It is noteworthy that Aristotle ascribes to Carthage a position among the Greek states, because the Greeks firmly believed that they alone had the ability to found 'poleis', whereas the barbarians used to live in tribal societies ('ethne'). It is therefore remarkable that Aristotle maintained that the Carthaginians were the only non-Greek people who had created a 'polis'. Like Crete and Sparta, Aristotle considers Carthage as an outstanding example of an ideal society.
Confirming Aristotle's claims, Polybius states that during the Punic Wars, the Carthaginian public held more sway over the government than the Romans did over theirs. However, he regards this development as a fatal flaw, since it led the Carthaginians to bicker and debate while the Romans, through the more oligarchic Senate, acted more quickly and decisively. This may have been due to the influence and populism of the Barcid faction, which, from the end of the First Punic War until the conclusion of the Second Punic War, dominated Carthage's government and military.
Carthage reportedly had a constitution of some form. Aristotle compares Carthage's constitution favorably to its well-regarded Spartan counterpart, describing it as sophisticated, functional, and fulfilling "all needs of moderation and justice". Eratosthenes (c. 276 BC – c. 194 BC), a Greek polymath and head of the Library of Alexandria, praises the Carthaginians as among the few barbarians to be refined and "admirably" governed. Some scholars suggest the Greeks generally held Carthage's institutions in high regard, regarding the Carthaginians as close to equal.
Carthage's republican system appears to have extended to the rest of its empire, though to what extent and in what form remains unknown. The term sufet was used for officials throughout Carthaginian colonies and territories; inscriptions from Punic era Sardinia are dated with four names: the sufetes of the island as well as those of Carthage. This suggests some degree of political coordination between local and colonial Carthaginians, perhaps through a regional hierarchy of sufetes.
Traders of Carthage were secretive in ways to keep trade routes from the Greeks. Most conflicts from Carthage lasted from 600 BC to 500 BC with Greece and its trade routes. Greek goods were no match to Carthage goods and their goal was to export to African harbors while keeping Greek goods out. The people of Carthage spoke Punic, which had its own alphabet and would later continue through trade routes and grow into Africa. Carthage was also highly influenced by Egyptian culture. Amulets and seals coming from the Egyptian religion were found about Carthage as well as the use of scarabs. These scarabs, in Egyptian culture, were for funerals and to expose them to the afterlife. Finding these and many pictures carved into clay, stone and other specimens was a big connection between Egypt's ties to Carthage.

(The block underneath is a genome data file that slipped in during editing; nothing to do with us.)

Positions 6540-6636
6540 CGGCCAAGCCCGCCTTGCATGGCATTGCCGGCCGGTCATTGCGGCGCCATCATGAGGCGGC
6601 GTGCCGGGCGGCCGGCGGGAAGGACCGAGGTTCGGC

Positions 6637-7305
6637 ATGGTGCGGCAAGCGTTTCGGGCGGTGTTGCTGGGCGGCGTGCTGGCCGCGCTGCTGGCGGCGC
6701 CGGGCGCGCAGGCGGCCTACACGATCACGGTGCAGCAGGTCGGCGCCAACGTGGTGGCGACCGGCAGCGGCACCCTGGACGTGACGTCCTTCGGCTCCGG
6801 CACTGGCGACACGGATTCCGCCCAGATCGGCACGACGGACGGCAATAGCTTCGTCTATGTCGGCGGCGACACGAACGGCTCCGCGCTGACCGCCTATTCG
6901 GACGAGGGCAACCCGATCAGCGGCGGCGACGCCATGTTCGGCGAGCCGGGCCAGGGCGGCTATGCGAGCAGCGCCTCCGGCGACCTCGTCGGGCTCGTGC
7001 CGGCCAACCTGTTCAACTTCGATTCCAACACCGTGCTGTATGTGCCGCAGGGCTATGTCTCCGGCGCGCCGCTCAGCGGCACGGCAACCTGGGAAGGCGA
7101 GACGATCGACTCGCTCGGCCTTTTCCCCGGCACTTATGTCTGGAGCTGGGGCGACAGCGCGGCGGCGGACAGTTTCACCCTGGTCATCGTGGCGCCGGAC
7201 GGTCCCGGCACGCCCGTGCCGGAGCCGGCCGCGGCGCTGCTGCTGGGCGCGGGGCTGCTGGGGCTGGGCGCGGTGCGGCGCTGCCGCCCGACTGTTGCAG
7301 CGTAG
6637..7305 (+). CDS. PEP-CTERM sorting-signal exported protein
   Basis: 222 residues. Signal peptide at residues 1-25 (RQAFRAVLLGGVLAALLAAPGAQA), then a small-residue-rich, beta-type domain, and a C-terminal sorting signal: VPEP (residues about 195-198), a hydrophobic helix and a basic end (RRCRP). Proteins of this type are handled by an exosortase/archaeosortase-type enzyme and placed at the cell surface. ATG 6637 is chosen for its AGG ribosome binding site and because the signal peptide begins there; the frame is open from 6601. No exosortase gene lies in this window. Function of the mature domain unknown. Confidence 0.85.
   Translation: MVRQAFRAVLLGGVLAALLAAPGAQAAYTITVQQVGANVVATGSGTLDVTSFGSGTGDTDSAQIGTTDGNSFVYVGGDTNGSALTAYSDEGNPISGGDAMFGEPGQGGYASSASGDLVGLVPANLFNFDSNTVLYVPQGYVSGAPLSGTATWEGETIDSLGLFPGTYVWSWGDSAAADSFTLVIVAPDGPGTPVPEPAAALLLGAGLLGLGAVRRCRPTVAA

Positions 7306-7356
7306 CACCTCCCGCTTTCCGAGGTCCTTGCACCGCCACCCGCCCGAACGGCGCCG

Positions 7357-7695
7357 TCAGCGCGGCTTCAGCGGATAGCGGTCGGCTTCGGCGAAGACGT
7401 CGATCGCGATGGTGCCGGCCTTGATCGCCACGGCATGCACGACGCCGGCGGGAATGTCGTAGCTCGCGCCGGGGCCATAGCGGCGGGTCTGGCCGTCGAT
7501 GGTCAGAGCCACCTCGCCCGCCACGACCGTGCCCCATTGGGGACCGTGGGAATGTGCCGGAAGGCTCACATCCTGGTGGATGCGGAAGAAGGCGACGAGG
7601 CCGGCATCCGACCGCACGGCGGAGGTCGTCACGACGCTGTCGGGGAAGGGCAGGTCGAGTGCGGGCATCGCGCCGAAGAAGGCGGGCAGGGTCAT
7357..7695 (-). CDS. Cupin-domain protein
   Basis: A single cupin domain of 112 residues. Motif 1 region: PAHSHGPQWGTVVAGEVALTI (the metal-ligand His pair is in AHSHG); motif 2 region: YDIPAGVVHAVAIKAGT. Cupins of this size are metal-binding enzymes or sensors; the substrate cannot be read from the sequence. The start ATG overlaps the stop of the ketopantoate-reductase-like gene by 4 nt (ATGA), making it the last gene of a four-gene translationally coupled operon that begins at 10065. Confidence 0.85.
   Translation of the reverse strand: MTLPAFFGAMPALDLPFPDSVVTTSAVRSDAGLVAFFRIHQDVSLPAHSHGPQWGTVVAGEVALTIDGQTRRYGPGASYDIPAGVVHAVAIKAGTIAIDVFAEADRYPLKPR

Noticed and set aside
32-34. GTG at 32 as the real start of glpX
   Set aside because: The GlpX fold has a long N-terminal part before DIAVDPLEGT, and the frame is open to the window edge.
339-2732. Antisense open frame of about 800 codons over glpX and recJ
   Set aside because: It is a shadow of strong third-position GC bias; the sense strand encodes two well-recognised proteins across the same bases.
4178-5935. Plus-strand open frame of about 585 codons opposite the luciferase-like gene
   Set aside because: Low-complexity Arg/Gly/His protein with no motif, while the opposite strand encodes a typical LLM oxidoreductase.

Survival under the Roman rule
Aspects of Carthage's political system persisted well into the Roman period, albeit to varying degrees and often in Romanized form. Throughout the major settlements of Roman Sardinia, inscriptions mention sufetes, perhaps indicating that Punic descendants used the office or its name to resist both cultural and political assimilation with their Latin conquerors. As late as the mid-second century AD, two sufetes wielded power in Bithia, a Sardinian city in the Roman province of Sardinia and Corsica.
The Romans seemed to have actively tolerated, if not adopted, Carthaginian offices and institutions. Official state terminology of the late Roman Republic and subsequent Empire re-purposed the word sufet to refer to Roman-style local magistrates serving in Africa Proconsularis, which included Carthage and its core territories. Sufetes are attested to have governed over forty post-Carthaginian towns and cities, including Althiburos, Calama, Capsa, Cirta, Gadiaufala, Gales, Limisa, Mactar, and Thugga. Though many were former Carthaginian settlements, some had little to no Carthaginian influence; Volubilis, in modern-day Morocco, had been part of the Kingdom of Mauretania, which became a Roman client state after the fall of Carthage. The use of sufetes persisted well into the late-second century AD.
Sufetes were prevalent even in interior regions of Roman Africa where Carthage had never settled. This suggests that, unlike the Punic community of Roman Sardinia, Punic settlers and refugees endeared themselves to Roman authorities by adopting a readily intelligible government.[need quotation to verify] Three sufetes serving simultaneously appear in first-century AD records at Althiburos, Mactar, and Thugga, reflecting a choice to adopt Punic nomenclature for Romanized institutions without the actual, traditionally balanced magistracy, In those cases, a third, non-annual position of tribal or communal chieftain marked an inflection point in the assimilation of external African groups into the Roman political fold.
Sufes, the Latin approximation of the term sufet, appears in at least six works of Latin literature. Erroneous references to Carthaginian "kings" with the Latin term rex betray the translations of Roman authors from Greek sources, who equated the sufet with the more monarchical basileus (Greek: βασιλεύς).
Starting in the late second or early first century BC, after the destruction of Carthage, "autonomous" coinage with Punic inscriptions was minted in Leptis Magna. Leptis Magna had free city status, was governed by two sufetes, and had public officials with titles such as mhzm, ʽaddir ʽararim, and nēquim ēlīm.
Today, the empire that once ruled this area is little more than ruins in the city of Tunis.